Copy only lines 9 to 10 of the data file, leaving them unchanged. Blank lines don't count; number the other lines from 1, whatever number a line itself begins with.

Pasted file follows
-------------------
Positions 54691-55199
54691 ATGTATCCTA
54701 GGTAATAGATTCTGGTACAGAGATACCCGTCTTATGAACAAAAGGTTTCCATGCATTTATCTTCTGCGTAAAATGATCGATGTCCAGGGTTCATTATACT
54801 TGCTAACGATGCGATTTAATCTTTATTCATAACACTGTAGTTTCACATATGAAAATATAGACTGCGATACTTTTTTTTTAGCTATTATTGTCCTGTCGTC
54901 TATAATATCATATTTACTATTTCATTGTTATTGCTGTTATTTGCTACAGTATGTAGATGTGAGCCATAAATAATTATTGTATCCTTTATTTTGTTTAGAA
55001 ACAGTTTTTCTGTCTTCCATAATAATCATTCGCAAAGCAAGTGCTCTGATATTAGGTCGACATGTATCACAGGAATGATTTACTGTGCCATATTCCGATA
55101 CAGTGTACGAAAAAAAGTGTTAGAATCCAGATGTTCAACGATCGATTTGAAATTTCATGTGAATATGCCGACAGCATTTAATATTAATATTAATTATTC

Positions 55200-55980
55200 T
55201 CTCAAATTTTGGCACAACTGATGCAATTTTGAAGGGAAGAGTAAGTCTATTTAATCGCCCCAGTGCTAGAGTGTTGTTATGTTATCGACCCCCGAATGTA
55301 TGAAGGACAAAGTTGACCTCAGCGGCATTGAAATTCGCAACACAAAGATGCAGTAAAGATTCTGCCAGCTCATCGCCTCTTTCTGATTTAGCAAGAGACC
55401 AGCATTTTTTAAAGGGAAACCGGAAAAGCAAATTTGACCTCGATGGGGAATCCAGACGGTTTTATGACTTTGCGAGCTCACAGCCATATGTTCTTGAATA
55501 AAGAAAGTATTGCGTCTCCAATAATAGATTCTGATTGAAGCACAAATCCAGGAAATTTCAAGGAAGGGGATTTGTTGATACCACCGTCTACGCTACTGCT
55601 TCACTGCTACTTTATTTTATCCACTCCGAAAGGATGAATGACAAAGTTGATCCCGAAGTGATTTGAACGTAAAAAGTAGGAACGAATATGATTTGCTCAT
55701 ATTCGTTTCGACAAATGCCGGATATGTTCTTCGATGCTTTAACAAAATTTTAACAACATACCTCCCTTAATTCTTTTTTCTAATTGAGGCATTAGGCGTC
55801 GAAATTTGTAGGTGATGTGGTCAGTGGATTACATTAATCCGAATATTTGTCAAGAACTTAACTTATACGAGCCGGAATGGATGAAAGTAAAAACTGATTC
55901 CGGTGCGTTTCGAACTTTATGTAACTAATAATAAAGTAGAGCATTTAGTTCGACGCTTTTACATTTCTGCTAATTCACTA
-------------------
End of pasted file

55200 T
55201 CTCAAATTTTGGCACAACTGATGCAATTTTGAAGGGAAGAGTAAGTCTATTTAATCGCCCCAGTGCTAGAGTGTTGTTATGTTATCGACCCCCGAATGTA